Origin Story

Every year Matt Cushman throws a pre-Mardi Gras party.  At his 2013 smoked brisket and other grilled meatsfest, Matt and I got to talking about 3D printing and what you could do with it.  We realized that both of us were coming at the problem from different directions and passions, but with similar interests.  While we were interested in the breadth of capabilities that 3D printing offers (more on this in later blogs), we were both thinking of things you could do with the technology beyond just hobby and home use.  The technology has been around for over twenty years, but recently garnered interest with things like:

·         3D Printed Organs

·         The Coming Change in Manufacturing

·         President Obama mentioning it in his 2013 State of the Union address

·         3D printed guns


All of these things were pertinent to what Matt and I were talking about, but for us we saw it not only as neat technology, but something that was capable of being a small business that could work with people to access the technology in interesting ways.

The two of us started putting our heads together and sketched out a business model that melded a Rapid Prototyping business model along with the concept of printing difficult customizable products for people that would be a stretch for home users either because of the skills needed to create the content or the limits of home printers.  These ideas really started to gel and gain momentum when we first met with Abe Whitehead.  All of us bring different skill sets to the table, Matt’s engineering background, my organizational and business skills, and Abe’s experience launching one small business and his fearless approach to moving forward with another.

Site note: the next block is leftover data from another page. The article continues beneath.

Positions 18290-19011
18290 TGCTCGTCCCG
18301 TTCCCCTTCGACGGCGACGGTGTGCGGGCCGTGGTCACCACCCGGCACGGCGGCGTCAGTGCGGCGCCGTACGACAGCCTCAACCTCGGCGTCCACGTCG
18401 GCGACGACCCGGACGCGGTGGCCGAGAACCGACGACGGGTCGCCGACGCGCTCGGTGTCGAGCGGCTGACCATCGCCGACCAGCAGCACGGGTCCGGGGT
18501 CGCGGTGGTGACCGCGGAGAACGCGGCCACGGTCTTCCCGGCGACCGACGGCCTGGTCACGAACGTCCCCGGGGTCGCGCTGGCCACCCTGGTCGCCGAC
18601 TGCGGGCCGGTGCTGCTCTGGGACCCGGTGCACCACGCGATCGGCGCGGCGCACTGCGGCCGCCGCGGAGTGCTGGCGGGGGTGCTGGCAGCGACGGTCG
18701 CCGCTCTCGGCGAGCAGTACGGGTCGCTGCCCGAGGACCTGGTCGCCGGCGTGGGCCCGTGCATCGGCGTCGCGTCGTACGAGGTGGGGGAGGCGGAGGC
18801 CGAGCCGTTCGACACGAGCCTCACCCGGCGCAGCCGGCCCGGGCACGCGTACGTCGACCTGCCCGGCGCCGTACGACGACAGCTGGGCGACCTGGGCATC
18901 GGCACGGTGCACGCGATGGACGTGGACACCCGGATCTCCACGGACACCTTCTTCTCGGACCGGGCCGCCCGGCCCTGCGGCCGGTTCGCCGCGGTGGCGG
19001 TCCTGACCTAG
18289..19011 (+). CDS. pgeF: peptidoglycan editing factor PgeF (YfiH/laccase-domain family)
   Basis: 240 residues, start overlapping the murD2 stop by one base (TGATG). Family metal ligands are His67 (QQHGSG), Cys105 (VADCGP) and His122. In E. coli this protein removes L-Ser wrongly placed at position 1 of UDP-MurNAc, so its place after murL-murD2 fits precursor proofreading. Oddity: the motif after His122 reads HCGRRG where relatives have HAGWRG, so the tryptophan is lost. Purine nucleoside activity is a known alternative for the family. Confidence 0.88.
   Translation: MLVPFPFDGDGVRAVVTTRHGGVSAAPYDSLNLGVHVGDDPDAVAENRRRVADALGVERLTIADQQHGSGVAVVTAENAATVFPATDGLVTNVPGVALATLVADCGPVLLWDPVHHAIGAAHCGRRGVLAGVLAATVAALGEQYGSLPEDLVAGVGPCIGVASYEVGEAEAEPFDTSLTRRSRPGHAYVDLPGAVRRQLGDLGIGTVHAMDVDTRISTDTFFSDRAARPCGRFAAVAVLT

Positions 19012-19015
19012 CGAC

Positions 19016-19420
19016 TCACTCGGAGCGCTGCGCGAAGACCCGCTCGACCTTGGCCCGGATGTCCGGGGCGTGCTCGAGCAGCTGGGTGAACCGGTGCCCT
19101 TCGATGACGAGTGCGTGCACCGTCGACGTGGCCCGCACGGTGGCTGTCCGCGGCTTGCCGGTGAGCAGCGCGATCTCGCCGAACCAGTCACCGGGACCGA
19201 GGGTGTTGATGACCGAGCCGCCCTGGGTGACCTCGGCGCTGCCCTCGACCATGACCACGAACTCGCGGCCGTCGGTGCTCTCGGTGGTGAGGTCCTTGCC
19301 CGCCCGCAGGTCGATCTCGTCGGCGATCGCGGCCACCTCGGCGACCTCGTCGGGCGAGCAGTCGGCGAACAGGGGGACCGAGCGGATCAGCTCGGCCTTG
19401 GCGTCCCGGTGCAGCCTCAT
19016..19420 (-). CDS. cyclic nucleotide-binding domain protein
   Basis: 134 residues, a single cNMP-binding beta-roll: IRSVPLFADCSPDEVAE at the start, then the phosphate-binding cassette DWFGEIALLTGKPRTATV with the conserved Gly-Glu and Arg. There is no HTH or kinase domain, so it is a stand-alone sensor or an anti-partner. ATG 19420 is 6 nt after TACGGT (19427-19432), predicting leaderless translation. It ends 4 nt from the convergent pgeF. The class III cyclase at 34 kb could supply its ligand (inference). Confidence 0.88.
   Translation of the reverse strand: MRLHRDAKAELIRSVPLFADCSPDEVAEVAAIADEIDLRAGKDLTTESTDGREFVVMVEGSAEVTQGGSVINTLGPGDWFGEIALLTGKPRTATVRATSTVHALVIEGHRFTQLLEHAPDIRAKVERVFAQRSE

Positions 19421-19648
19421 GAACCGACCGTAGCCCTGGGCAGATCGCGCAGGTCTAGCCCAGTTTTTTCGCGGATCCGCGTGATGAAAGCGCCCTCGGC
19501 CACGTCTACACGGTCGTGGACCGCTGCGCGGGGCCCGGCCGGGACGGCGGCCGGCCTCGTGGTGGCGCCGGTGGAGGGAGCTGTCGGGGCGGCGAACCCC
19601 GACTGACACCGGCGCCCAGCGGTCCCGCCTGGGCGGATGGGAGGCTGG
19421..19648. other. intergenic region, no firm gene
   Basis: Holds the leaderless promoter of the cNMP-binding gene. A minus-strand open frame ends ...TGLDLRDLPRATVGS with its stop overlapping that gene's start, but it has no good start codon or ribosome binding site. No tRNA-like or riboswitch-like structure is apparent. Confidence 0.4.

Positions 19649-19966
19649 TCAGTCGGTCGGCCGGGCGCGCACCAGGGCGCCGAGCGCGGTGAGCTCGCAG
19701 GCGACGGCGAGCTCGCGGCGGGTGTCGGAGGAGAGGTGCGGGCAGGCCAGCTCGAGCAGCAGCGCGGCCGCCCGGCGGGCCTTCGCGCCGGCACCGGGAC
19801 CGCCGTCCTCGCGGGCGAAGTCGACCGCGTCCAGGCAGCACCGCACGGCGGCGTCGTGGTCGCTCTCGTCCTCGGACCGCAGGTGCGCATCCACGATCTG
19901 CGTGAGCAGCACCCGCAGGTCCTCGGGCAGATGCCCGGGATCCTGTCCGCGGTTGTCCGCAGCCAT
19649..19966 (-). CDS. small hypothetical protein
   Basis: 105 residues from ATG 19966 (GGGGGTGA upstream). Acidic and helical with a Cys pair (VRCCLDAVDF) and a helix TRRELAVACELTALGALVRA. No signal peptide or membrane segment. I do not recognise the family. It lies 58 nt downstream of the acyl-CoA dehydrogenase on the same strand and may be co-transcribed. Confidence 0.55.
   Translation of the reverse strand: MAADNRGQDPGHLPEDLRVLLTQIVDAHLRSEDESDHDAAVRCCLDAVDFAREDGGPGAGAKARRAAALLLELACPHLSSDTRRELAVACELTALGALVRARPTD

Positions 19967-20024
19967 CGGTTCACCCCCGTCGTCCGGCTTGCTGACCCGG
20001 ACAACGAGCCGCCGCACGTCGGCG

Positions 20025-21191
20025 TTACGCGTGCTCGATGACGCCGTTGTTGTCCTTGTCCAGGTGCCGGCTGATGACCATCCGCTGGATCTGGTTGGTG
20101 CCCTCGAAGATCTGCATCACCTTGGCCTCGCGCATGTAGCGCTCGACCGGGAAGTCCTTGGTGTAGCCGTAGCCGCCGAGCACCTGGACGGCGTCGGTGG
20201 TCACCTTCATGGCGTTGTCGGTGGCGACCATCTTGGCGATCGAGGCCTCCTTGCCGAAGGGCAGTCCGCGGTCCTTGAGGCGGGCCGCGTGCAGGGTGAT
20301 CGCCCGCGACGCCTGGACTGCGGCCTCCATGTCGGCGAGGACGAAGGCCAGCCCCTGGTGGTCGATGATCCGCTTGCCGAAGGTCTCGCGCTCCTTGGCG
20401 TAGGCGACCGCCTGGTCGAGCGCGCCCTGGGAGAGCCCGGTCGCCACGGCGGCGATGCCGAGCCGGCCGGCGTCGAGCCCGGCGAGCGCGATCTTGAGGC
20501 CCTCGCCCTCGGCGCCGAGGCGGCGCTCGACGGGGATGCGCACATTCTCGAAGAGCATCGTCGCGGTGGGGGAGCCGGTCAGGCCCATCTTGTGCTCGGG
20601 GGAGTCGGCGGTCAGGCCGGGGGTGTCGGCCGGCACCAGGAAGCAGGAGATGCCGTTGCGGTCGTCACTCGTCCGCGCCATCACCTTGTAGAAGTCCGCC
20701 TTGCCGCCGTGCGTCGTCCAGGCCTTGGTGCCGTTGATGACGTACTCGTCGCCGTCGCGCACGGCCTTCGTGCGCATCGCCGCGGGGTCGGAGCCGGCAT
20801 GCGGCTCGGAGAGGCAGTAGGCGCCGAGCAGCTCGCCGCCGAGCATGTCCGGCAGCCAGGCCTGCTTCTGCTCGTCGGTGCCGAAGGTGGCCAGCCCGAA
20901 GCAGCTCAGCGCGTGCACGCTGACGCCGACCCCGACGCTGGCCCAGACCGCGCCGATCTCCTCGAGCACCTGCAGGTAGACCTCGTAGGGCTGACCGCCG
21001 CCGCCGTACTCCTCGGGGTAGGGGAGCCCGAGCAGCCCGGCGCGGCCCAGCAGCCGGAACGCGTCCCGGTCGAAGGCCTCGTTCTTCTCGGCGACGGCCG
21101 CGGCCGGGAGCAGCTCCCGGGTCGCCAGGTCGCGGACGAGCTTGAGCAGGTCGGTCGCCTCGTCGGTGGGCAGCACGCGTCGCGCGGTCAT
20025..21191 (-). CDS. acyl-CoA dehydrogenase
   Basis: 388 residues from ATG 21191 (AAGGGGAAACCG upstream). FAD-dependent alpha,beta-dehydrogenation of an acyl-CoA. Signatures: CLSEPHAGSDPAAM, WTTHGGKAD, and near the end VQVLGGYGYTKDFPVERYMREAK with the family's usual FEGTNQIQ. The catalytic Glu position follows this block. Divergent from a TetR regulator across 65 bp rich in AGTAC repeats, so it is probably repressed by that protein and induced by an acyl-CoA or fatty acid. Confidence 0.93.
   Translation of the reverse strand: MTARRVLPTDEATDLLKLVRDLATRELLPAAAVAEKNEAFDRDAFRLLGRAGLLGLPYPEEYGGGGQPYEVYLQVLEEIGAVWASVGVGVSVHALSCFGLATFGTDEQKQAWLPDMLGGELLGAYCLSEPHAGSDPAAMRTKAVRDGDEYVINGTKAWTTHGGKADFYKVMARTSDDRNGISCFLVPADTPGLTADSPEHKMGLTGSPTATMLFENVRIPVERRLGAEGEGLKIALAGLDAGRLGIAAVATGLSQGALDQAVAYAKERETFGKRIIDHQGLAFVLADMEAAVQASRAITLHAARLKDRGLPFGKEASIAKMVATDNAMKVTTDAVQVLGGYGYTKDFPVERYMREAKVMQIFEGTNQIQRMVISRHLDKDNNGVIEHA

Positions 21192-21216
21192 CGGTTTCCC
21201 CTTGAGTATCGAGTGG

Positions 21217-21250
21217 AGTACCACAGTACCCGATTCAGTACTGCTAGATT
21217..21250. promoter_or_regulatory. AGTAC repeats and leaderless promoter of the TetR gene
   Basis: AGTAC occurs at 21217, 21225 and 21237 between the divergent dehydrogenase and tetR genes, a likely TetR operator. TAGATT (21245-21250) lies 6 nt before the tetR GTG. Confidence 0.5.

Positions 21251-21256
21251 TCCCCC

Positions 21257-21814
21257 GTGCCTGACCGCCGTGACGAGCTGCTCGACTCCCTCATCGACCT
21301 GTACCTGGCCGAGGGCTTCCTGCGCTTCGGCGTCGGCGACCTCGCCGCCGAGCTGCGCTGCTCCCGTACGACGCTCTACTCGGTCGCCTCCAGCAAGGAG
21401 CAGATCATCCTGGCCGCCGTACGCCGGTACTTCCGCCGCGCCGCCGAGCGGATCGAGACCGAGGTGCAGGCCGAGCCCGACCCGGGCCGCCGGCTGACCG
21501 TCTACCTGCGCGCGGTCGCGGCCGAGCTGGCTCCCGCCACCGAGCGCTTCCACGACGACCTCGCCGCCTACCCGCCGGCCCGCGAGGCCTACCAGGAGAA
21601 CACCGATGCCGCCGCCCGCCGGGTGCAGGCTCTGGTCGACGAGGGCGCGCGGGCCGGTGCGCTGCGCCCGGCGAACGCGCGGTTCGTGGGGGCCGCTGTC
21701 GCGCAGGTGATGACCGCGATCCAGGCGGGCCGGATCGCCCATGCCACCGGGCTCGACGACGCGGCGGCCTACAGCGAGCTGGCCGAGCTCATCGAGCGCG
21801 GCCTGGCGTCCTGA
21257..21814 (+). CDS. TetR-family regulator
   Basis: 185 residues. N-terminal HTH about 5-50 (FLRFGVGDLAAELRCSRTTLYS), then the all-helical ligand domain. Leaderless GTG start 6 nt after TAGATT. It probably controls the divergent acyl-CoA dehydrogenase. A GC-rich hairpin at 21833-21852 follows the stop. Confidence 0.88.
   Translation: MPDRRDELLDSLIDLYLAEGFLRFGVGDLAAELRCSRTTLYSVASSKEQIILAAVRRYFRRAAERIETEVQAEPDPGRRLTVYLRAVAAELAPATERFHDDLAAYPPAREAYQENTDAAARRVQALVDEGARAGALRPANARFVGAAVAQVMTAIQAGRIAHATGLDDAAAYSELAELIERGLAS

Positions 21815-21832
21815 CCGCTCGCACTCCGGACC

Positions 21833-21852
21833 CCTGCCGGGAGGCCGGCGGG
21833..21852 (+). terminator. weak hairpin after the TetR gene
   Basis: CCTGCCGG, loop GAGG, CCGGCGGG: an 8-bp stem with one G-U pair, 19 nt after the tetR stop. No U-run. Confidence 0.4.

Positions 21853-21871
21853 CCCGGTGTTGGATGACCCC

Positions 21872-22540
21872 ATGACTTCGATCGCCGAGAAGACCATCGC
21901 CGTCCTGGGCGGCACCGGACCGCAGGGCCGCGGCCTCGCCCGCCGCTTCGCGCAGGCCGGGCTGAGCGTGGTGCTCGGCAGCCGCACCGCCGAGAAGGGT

It was this pyramid of people that decided to jump in, incorporate, and purchase our first Fused Deposition Modeling (more on this in a later blog) printer in the summer of 2013.  The Mega Prusa printer we purchased was not only a capable, if finicky, machine, but an excellent foray into the amazing world of 3D printing.  We not only discovered the flexibility of the technology, but it validated our belief that there is a market for bridging the potentials of 3D printing and the consumer.  We liked it so much that we jumped in and purchased a ProJet 660 in order to do pursue what we wanted to print and to offer professional grade printing technology to companies and individuals in St. Louis, MO.

At heart we are three guys who love the technology and believe that there is so much that it can do.  Even after owning two different types of printers and printing countless objects, I still find myself watching the machines do their work (and so can you).  There is something intrinsic to the process of creation that makes 3D printing so cool.  Our roots come from our passion to make things and 3D printing allows an outlet for us to design, create, and actualize almost anything in a variety of materials.  Beyond all of the hype, that is pretty awesome.